Abundance of colonist species and morphogroups
Version Date: 2020-01-06
|York, Amber D.||Woods Hole Oceanographic Institution (WHOI BCO-DMO)||BCO-DMO Data Manager |
Spatial Extent: Lat:0 Lon:0
Data have been submitted to BCO-DMO. Metadata is pending.
Parameters for this dataset have not yet been identified
Trajectories in functional diversity after disturbance at vents on the East Pacific Rise (EPR Functional Diversity)
Coverage: East Pacific Rise
NSF Award Abstract:
Hydrothermal vents support oases of life in the deep sea and are inhabited by unusual organisms that use chemical energy instead of photosynthesis as the basis of their food web. However, because the vents occur in geologically active areas of the seafloor, entire communities can be eradicated by catastrophic natural disturbances such as eruptions. The main objectives of this project are to quantify how quickly these communities recover from catastrophic disturbance and to determine what processes influence their resilience. The project focuses on both the structure (species diversity) and function (trait diversity) of the communities. The investigators will examine vents on an active segment of the East Pacific Rise where eruptive disturbance occurs on decadal time scales. These activities will create an unprecedented long-term (>14-year) quantitative time-series of colonist species composition and function. The application of trait-based analysis to the question of biological succession at vents has the potential to change the way we think about resilience in other patchy, transient and regionally-connected ecosystems. By considering how traits change over time, the researchers can untangle which species-level characteristics most influence abundance and distribution. The project objectives have broad significance with the growing potential for human-caused disturbances at deep-sea vents through deep-sea mining. Additional impacts include strengthening participation of under-represented minorities in marine science and contributing to international database development for functional traits of deep-sea vent species.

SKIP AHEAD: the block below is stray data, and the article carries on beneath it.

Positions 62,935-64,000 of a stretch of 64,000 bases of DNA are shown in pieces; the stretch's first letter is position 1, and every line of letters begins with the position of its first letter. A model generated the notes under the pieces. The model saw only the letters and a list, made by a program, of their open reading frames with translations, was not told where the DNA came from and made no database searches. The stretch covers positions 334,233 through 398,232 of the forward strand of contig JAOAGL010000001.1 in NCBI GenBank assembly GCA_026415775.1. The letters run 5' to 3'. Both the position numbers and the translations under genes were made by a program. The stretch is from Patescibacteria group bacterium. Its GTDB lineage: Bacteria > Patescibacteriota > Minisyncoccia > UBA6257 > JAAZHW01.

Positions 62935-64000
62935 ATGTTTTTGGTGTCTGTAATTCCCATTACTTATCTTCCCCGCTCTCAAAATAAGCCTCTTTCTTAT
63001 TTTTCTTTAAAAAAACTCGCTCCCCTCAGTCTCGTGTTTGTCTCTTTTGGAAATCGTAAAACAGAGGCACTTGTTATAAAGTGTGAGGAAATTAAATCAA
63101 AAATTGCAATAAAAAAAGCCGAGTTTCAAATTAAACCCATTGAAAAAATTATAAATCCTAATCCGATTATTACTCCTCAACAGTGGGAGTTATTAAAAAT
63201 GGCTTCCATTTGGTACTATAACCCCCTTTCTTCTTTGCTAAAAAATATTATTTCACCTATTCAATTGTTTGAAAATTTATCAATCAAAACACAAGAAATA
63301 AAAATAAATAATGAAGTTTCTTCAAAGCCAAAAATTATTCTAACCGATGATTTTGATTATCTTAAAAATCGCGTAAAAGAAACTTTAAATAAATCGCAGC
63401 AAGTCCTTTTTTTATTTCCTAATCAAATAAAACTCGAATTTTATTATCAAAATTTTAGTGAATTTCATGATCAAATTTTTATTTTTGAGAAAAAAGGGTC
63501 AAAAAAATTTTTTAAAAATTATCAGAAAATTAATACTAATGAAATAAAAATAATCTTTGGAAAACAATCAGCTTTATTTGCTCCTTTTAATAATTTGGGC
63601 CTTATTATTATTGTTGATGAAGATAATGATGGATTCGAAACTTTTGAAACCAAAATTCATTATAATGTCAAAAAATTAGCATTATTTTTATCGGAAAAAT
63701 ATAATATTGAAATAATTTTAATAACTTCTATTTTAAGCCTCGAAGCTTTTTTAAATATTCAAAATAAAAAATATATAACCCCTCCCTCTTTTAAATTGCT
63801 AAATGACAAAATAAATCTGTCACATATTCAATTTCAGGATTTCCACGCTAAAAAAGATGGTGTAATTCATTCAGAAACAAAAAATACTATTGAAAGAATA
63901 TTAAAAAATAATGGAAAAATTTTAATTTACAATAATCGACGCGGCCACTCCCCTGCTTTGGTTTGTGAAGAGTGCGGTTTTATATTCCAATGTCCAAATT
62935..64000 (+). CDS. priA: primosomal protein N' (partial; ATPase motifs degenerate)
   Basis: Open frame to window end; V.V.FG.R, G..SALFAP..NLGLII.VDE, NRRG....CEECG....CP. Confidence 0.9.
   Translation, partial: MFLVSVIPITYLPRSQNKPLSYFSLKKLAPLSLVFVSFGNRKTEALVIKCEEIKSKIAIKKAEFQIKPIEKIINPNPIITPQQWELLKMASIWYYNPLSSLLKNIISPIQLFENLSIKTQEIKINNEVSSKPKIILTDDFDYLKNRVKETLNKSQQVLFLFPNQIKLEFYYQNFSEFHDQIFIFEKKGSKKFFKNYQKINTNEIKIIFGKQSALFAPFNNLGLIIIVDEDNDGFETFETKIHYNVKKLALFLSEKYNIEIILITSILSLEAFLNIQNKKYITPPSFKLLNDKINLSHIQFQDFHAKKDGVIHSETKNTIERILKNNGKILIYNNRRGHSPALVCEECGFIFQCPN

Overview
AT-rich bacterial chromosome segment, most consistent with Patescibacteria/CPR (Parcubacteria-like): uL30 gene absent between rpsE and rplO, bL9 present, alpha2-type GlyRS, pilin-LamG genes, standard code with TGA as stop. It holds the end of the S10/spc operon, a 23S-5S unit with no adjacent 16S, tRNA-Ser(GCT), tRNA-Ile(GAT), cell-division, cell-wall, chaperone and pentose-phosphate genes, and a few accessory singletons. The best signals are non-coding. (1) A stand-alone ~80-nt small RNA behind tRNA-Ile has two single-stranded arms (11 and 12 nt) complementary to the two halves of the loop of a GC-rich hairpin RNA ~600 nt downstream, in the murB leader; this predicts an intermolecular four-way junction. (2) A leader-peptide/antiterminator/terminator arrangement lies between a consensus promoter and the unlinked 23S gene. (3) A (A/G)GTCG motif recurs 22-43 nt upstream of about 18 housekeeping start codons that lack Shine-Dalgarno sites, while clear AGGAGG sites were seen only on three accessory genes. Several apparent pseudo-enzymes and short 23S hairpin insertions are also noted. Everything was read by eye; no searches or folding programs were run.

The unique, chemosynthesis-fueled fauna inhabiting deep-sea hydrothermal vents are subject to tectonic and eruptive disturbance that can eradicate entire communities. The main objectives of this project are to quantify how quickly these communities recover from catastrophic disturbance and to determine what processes influence their resilience. The focus is on vents on an active segment of the East Pacific Rise where eruptive disturbance occurs on decadal time scales. Field data on colonization and larval supply are used to characterize not only species succession but also the trajectory of functional diversity after a recent (2006) eruption. A new, promising approach to the colonization studies comes from incorporating trait-based analysis of functional diversity. Functional trait analysis is increasingly recognized in terrestrial and freshwater systems as a tool to holistically answer ecological questions, but trait analysis has not been often applied to marine systems. By considering how traits of incoming colonists change over time, the investigators can untangle which species-level factors most influence abundance and distribution. This project will create an unprecedented long-term (>14-year) quantitative time-series of colonist species composition and function. It includes multiple vent sites to encompass the full diversity of habitat conditions, and assesses both local processes and regional connectivity through larval supply. Field observations at individual sites contribute to broader questions when placed in the context of metacommunity theory. In this theoretical framework, field data such as this can be used to answer such questions as how the eradication of the vent community at a particular site affects the persistence of the metacommunity overall, and which vent sites contribute most to regional biodiversity.
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